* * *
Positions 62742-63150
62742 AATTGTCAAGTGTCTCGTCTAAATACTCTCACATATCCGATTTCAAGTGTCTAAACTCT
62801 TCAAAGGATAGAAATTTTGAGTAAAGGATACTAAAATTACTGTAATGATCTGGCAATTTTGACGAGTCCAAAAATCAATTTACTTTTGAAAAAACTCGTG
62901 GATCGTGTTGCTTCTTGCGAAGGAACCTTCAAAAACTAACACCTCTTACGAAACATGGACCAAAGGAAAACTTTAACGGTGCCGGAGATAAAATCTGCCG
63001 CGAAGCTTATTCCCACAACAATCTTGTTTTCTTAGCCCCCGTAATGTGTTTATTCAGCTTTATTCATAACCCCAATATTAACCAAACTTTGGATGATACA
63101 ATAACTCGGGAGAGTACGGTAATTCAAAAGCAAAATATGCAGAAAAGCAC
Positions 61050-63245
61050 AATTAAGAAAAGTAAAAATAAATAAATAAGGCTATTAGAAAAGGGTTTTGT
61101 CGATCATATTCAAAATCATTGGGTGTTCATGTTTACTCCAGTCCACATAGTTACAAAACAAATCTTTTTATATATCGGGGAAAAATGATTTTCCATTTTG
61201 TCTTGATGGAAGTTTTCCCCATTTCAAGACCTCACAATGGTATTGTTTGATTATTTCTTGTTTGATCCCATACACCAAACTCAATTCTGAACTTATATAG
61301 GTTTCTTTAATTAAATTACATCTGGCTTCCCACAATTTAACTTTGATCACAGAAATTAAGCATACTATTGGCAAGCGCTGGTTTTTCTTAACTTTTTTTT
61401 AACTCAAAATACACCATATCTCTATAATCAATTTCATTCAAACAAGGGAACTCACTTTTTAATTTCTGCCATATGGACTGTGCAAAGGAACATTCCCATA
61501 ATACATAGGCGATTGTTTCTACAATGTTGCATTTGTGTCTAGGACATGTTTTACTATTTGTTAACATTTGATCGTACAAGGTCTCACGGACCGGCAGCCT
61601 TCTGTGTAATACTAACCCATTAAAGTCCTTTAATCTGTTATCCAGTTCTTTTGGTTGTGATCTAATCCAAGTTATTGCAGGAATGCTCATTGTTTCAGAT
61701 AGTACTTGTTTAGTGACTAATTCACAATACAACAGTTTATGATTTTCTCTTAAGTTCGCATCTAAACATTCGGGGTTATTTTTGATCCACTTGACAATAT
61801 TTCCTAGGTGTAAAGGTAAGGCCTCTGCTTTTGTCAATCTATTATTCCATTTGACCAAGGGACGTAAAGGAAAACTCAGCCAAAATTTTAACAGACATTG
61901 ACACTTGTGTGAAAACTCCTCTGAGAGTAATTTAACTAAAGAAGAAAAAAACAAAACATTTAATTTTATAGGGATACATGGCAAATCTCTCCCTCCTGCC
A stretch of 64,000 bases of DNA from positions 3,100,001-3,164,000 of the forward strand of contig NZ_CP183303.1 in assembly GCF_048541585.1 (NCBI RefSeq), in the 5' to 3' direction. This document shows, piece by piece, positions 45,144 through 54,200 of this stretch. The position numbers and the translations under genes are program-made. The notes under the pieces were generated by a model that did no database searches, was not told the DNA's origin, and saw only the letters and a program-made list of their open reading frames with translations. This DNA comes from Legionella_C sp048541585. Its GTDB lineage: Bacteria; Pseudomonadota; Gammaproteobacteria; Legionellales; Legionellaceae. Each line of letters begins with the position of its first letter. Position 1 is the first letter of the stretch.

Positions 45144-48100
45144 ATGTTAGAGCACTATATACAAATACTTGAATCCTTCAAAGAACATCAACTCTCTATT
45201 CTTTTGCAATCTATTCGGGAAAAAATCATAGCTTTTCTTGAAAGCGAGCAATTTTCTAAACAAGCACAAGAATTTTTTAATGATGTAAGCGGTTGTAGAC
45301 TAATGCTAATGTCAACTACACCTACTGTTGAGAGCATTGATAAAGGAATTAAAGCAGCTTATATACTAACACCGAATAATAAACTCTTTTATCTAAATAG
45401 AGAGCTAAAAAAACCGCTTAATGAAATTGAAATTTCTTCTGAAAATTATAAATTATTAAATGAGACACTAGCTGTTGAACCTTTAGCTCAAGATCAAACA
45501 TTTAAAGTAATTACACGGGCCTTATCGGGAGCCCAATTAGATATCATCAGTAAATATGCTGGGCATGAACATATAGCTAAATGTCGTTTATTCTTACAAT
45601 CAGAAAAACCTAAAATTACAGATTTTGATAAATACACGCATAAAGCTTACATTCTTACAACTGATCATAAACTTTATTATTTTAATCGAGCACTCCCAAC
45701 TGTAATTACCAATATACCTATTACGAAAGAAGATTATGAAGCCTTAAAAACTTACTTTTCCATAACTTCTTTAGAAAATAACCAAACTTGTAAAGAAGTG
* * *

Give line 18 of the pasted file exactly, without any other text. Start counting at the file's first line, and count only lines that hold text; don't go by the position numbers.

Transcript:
A stretch of 64,000 bases of DNA from positions 3,100,001-3,164,000 of the forward strand of contig NZ_CP183303.1 in assembly GCF_048541585.1 (NCBI RefSeq), in the 5' to 3' direction. This document shows, piece by piece, positions 45,144 through 54,200 of this stretch. The position numbers and the translations under genes are program-made. The notes under the pieces were generated by a model that did no database searches, was not told the DNA's origin, and saw only the letters and a program-made list of their open reading frames with translations. This DNA comes from Legionella_C sp048541585. Its GTDB lineage: Bacteria; Pseudomonadota; Gammaproteobacteria; Legionellales; Legionellaceae. Each line of letters begins with the position of its first letter. Position 1 is the first letter of the stretch.